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The abolition of marriage.

What is marriage? During his talk with the Pharisees, who had asked Christ about the indissolubility of marriage, he referred twice to the beginning: "Have you not read that he who made them from the beginning made them male and female, and said, 'For this reason a man shall leave his father and mother and be joined to his wife, and the two shall become one flesh'" (Mt. 19:3; Mk. 10:2).

In referring to Genesis (1:27; 2:24), Christ was indicating that the Christian view of marriage is solidly rooted in Genesis, which, in turn, expresses God's Will. In this Judeo-Christian understanding of the meaning of marriage, three factors are essential: 1) gender difference (male and female); 2) monogamy (two-in-one-flesh); 3) permanence (indissolubility). This understanding of marriage is one of the greatest gifts that the Judeo-Christian tradition has given to mankind and to society.

It is to John Paul II's enduring credit that the first great project he initiated once he began his pontificate was to produce, from September 5, 1979, to April 2, 1980, 133 presentations on The Theology of Marriage (also known as The Theology of the Body, as well as The Theology of Masculinity and Femininity). In retrospect, his choice of subject could not have been more timely. Indeed, given the unraveling of marriage that has taken place over the past three decades, it seems nothing less than prophetic.

This same Judeo-Christian understanding of marriage is also confirmed on the non-theological grounds of science, psychology, and sociology. During sexual intercourse, the male semen provides a mild immunosuppressant that allows man and wife truly to be, from the standpoint of immunology, two-in-one-flesh. Psychology has shown that marriage offers such emotional and personal benefits to spouses that it lengthens their life expectancy. Sociology demonstrates that marriage and the family form the indispensable foundation for the welfare of society. All attempts in the past to replace marriage have failed.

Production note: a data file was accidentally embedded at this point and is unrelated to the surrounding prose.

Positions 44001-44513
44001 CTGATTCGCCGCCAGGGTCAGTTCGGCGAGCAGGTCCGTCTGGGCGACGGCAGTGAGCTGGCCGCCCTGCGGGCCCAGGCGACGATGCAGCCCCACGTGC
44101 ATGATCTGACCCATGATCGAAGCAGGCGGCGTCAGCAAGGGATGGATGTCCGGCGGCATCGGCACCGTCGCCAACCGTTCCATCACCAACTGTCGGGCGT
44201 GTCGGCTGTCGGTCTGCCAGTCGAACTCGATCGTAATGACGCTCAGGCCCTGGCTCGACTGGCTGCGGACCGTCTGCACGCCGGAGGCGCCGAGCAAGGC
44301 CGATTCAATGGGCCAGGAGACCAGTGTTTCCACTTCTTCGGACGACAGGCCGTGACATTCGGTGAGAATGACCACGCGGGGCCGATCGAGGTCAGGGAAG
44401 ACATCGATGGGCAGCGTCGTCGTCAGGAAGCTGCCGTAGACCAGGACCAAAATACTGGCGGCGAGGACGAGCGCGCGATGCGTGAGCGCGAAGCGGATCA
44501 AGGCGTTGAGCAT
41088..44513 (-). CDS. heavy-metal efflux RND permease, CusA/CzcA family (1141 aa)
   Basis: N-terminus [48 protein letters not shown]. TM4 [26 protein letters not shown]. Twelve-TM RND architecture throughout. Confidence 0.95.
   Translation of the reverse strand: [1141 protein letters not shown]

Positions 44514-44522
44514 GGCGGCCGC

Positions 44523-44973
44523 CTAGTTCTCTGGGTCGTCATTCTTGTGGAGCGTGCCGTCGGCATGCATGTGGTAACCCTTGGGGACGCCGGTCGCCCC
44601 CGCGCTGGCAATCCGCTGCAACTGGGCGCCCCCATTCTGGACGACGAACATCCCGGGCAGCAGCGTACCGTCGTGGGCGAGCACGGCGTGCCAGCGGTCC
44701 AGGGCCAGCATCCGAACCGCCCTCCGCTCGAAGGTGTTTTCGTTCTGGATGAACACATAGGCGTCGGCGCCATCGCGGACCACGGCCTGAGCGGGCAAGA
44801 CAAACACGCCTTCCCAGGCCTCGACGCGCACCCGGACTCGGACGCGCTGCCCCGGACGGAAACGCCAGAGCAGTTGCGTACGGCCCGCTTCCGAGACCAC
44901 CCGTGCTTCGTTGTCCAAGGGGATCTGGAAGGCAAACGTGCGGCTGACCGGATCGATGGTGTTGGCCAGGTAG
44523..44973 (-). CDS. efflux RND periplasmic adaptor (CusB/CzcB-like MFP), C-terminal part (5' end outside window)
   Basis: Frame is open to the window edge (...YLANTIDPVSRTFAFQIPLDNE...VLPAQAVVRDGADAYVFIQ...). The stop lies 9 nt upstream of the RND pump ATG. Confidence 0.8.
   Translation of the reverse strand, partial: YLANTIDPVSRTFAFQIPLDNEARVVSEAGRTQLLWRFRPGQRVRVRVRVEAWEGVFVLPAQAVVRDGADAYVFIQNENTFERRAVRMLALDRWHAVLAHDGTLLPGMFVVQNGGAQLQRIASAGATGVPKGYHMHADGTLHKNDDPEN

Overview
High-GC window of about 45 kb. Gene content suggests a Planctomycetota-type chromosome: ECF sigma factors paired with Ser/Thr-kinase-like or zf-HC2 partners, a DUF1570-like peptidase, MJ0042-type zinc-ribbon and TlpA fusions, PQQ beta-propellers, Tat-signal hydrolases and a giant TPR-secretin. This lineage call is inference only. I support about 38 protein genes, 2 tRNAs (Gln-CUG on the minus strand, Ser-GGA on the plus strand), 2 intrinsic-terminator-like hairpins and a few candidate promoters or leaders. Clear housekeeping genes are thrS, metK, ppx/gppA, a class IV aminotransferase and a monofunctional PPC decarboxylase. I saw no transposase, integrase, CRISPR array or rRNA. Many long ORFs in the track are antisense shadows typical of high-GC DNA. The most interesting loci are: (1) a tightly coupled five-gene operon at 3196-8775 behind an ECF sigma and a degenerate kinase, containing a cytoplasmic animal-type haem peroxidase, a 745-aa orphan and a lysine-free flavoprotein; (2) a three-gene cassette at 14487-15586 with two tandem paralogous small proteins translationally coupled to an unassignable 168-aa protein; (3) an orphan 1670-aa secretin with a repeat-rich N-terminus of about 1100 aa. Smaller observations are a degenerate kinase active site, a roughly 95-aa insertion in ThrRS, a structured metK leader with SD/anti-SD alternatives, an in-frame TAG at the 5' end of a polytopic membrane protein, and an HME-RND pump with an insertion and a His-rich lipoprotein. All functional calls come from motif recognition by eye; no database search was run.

As faith in the proven wisdom of the Judeo-Christian understanding of marriage continues to wane, we now make the fatal mistake of asking lawyers and politicians to define marriage for us. And they are most eager to redefine marriage even at the risk of abolishing it in the form that it is traditionally understood.

In 1997, the Canadian Parliament established the Law Commission of Canada to serve both Parliament and the Justice Ministry as an advisory board on legal reform. In December of 2001, the commission submitted a report to Parliament concerning marriage; this was entitled Beyond Conjugality.

The Report, which is not so much concerned with "marriage" as it is with what it calls "close adult relationships," makes three recommendations. The first directs judges to consider whether the individuals are "functionally interdependent," regardless of their marital status. Needless to say, this view, that excludes any gender requirement, would include a mother who is functionally interdependent with her son or daughter. The second recommendation, which excludes monogamy, directs individuals to register their personal relationships with the government. The authors of Beyond Conjugality indicate that they see no reason to limit registered partnerships to two people.

The final recommendation, which excludes permanence, is the legalization of same-sex marriage. This recommendation drew the most attention when it was released. Yet the extension of marriage to same-sex individuals is really aimed at abolishing marriage altogether. The authors note that they do not believe that the public is quite ready to accept such a step.

In contrast with the traditional Judeo-Christian understanding of marriage, which is highly specific and well defined, Beyond Conjugality suggests alliances that are so vague and amorphous that they virtually include any combination of "close," "supportive," and "functionally interdependent" people who can qualify to be "married" (of whatever the new term might be) in this novel and broad sense.